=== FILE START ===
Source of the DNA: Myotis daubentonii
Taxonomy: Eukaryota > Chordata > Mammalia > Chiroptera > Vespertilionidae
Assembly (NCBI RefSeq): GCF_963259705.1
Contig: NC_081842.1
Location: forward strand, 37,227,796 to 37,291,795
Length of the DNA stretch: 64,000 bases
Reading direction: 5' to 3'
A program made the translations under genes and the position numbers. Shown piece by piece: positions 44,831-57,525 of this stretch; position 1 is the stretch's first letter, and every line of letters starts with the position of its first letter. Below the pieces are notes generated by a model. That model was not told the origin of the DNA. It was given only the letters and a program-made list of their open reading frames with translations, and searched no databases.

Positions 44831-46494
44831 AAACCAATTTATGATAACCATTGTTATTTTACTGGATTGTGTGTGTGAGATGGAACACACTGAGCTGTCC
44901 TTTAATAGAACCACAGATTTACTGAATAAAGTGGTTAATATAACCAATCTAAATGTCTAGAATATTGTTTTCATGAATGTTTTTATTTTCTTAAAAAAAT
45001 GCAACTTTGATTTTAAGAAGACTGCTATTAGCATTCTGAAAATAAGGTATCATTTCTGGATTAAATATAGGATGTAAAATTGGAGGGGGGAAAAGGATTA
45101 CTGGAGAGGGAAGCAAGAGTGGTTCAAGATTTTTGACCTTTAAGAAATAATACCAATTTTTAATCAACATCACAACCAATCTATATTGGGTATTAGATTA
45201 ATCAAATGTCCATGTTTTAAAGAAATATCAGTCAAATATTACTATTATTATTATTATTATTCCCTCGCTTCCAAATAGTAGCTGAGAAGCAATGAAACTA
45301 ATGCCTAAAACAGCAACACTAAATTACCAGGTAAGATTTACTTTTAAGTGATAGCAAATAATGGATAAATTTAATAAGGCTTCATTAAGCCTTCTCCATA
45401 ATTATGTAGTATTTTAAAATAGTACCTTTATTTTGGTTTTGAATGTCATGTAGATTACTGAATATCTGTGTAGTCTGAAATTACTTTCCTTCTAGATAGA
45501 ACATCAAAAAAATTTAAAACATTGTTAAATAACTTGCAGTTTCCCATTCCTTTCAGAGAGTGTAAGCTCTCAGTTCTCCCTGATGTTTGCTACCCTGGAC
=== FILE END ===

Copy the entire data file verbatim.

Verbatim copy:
Source of the DNA: Myotis daubentonii
Taxonomy: Eukaryota > Chordata > Mammalia > Chiroptera > Vespertilionidae
Assembly (NCBI RefSeq): GCF_963259705.1
Contig: NC_081842.1
Location: forward strand, 37,227,796 to 37,291,795
Length of the DNA stretch: 64,000 bases
Reading direction: 5' to 3'
A program made the translations under genes and the position numbers. Shown piece by piece: positions 44,831-57,525 of this stretch; position 1 is the stretch's first letter, and every line of letters starts with the position of its first letter. Below the pieces are notes generated by a model. That model was not told the origin of the DNA. It was given only the letters and a program-made list of their open reading frames with translations, and searched no databases.

Positions 44831-46494
44831 AAACCAATTTATGATAACCATTGTTATTTTACTGGATTGTGTGTGTGAGATGGAACACACTGAGCTGTCC
44901 TTTAATAGAACCACAGATTTACTGAATAAAGTGGTTAATATAACCAATCTAAATGTCTAGAATATTGTTTTCATGAATGTTTTTATTTTCTTAAAAAAAT
45001 GCAACTTTGATTTTAAGAAGACTGCTATTAGCATTCTGAAAATAAGGTATCATTTCTGGATTAAATATAGGATGTAAAATTGGAGGGGGGAAAAGGATTA
45101 CTGGAGAGGGAAGCAAGAGTGGTTCAAGATTTTTGACCTTTAAGAAATAATACCAATTTTTAATCAACATCACAACCAATCTATATTGGGTATTAGATTA
45201 ATCAAATGTCCATGTTTTAAAGAAATATCAGTCAAATATTACTATTATTATTATTATTATTCCCTCGCTTCCAAATAGTAGCTGAGAAGCAATGAAACTA
45301 ATGCCTAAAACAGCAACACTAAATTACCAGGTAAGATTTACTTTTAAGTGATAGCAAATAATGGATAAATTTAATAAGGCTTCATTAAGCCTTCTCCATA
45401 ATTATGTAGTATTTTAAAATAGTACCTTTATTTTGGTTTTGAATGTCATGTAGATTACTGAATATCTGTGTAGTCTGAAATTACTTTCCTTCTAGATAGA
45501 ACATCAAAAAAATTTAAAACATTGTTAAATAACTTGCAGTTTCCCATTCCTTTCAGAGAGTGTAAGCTCTCAGTTCTCCCTGATGTTTGCTACCCTGGAC